In earlier times, copper stills (alembic) were heated by fire, and might be seen being used in the village, but the more modern industrial stills use steam only to heat the water and the roses. In contrast to most other plants which are distilled by steam only and not in boiling water, roses are too delicate for steam and have to be boiled in water. This property is also shared by orange blossom flowers.

 

Roses produce a yellow to greenish essential oil which solidifies when the temperature is under 15 degrees. Roses are not very high in their oil yield, which is the most significant factor in their high price. On average to produce 1 gram of oil, 4-5 kgs of roses are required. The cooler and rainier the weather, the higher the yield. İn contrast, hot weather reduces the yield as it causes the valuable volatile oils to evaporate. It is also said that the fullness of the moon gives a better yield. Once the roses are picked and left lying around, they also start to lose their volatile oils. They can also start to ferment, ruining the aroma. This is why there is a literal rush to get the picked roses to the distillery. The delicate rose needs to be treated well to impart her precious oil!

In my two day experience, I was able to participate in the collection of the roses as well as see every step involved in the distillation of the roses and over two days. It was incredible. The moment I walked into the ‘Gulhane’ (which translates as place of the roses), otherwise known as the distillery,  I was struck by the smell of roses. Although I got there at the end of the day after everything had finished at least 2 hours before, the smell of the rose was everywhere and even penetrates the walls. The workers said that even in the winter when there is no distillation of roses (these stills are only used for roses), that everything still smells of rose. It is even amazing that just before the first trickle of rose water is ready to come, there is a most exquisite waft of rose. And then it is like being in heaven as the rose water trickles out for the next hour or so. Of course, at the beginning the best of the oil comes out, as the oil is volatile is evaporates rather quickly, and that is when the most exquisite smell wafts through the air. I am extremely grateful to the owner of Nu-Ka (Defne Essencia) Nuri Kalay, for allowing me to come and be in his factory for 2 days, watching every part of the process, taking photos and asking endless questions. I also got to see his new organic plantation of genuine lavender which he plans to distill, and also organic rosemary. I was also lucky enough to go to see his new large plot of land which is being turned into an large organic rose garden. Nuri Kalay is one of the few producers of organic rose oil (although he also produces conventional rose oil) in Turkey.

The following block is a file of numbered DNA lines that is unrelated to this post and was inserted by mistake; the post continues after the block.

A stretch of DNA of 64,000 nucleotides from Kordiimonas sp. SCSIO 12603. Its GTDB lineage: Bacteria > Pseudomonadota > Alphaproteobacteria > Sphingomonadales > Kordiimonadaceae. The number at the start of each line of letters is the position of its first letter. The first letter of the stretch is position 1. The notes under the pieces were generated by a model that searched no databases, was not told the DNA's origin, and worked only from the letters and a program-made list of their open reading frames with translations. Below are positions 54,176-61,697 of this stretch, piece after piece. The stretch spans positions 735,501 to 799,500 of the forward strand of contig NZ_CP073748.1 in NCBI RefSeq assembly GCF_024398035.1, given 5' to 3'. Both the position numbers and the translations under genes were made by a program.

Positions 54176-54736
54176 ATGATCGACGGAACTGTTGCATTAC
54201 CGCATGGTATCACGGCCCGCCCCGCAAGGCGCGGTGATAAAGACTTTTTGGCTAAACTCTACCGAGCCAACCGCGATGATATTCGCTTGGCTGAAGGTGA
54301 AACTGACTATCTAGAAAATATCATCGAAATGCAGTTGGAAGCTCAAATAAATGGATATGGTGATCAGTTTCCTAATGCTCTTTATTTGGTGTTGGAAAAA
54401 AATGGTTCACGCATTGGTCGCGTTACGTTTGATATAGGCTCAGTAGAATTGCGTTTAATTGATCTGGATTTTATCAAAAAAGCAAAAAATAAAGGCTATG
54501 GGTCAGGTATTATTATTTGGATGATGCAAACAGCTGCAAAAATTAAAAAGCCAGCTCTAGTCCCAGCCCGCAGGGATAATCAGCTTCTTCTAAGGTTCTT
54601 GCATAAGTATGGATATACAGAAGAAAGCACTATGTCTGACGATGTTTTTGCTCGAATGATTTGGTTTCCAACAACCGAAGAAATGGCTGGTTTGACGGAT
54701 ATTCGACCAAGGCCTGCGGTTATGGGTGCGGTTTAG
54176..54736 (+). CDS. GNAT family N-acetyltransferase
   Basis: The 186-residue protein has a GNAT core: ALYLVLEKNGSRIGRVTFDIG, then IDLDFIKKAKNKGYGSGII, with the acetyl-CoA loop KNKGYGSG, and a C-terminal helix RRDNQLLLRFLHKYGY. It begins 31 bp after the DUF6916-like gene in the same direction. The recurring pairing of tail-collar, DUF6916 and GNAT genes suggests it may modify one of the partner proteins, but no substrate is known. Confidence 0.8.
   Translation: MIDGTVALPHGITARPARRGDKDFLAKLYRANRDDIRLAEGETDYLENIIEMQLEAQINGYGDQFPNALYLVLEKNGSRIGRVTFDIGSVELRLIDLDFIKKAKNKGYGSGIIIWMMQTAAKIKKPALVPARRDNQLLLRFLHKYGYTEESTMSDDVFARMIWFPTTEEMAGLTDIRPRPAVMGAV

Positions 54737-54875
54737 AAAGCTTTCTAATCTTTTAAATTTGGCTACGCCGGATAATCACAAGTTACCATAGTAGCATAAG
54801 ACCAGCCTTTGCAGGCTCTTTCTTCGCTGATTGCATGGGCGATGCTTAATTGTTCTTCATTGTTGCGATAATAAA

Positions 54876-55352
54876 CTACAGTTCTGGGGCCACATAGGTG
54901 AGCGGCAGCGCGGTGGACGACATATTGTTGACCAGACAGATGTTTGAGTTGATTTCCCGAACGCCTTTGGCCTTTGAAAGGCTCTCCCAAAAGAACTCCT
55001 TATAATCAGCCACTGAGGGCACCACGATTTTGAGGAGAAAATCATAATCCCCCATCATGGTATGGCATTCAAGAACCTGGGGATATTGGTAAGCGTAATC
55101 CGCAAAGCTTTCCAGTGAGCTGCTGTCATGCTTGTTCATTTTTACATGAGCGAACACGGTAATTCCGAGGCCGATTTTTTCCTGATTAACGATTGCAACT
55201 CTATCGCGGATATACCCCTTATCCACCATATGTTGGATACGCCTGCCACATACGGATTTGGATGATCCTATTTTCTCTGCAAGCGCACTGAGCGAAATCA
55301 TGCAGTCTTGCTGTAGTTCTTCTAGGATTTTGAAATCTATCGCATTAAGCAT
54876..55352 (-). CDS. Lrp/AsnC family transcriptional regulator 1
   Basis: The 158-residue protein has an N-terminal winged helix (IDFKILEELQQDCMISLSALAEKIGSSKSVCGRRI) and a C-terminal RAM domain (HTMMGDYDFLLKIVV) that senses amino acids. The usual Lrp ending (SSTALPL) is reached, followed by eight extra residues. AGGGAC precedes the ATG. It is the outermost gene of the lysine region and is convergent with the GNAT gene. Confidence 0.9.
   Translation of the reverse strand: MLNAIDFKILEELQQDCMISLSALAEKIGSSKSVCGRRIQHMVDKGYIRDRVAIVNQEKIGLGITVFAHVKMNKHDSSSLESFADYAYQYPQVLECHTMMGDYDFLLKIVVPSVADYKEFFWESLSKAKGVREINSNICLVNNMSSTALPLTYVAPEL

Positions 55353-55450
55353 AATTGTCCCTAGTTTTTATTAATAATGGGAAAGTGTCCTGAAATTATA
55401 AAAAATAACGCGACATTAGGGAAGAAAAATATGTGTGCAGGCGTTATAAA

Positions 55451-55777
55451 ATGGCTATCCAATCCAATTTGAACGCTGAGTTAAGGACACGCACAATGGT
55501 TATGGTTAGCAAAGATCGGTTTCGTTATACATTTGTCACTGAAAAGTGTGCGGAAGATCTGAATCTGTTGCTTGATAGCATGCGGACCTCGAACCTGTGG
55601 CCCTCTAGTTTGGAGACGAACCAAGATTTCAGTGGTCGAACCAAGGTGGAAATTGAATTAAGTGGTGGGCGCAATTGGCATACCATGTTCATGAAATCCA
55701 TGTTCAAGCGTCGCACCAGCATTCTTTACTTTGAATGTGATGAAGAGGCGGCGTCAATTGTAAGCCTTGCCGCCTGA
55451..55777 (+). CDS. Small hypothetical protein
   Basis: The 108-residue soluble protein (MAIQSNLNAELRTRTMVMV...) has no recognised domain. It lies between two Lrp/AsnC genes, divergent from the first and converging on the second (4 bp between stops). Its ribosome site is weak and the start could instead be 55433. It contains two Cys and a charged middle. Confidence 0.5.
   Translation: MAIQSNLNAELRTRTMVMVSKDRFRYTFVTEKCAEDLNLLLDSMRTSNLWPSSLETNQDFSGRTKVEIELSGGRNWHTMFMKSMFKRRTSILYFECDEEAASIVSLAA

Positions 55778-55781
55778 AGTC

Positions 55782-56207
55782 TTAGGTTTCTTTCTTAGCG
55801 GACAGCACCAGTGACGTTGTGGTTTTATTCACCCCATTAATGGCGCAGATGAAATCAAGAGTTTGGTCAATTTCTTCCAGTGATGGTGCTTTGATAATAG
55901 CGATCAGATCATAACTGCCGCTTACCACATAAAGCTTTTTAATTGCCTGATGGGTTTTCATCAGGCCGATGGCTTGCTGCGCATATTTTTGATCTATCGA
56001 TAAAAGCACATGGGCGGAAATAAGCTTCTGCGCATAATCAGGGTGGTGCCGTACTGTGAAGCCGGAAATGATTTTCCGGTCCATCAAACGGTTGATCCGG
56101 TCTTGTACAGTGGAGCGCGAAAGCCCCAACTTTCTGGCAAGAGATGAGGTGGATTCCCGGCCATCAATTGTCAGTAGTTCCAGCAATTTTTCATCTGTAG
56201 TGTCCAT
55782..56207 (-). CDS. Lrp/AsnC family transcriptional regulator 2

Source- Nuri Kalay (2014) Nu-Ka Defne Essencia Ltd.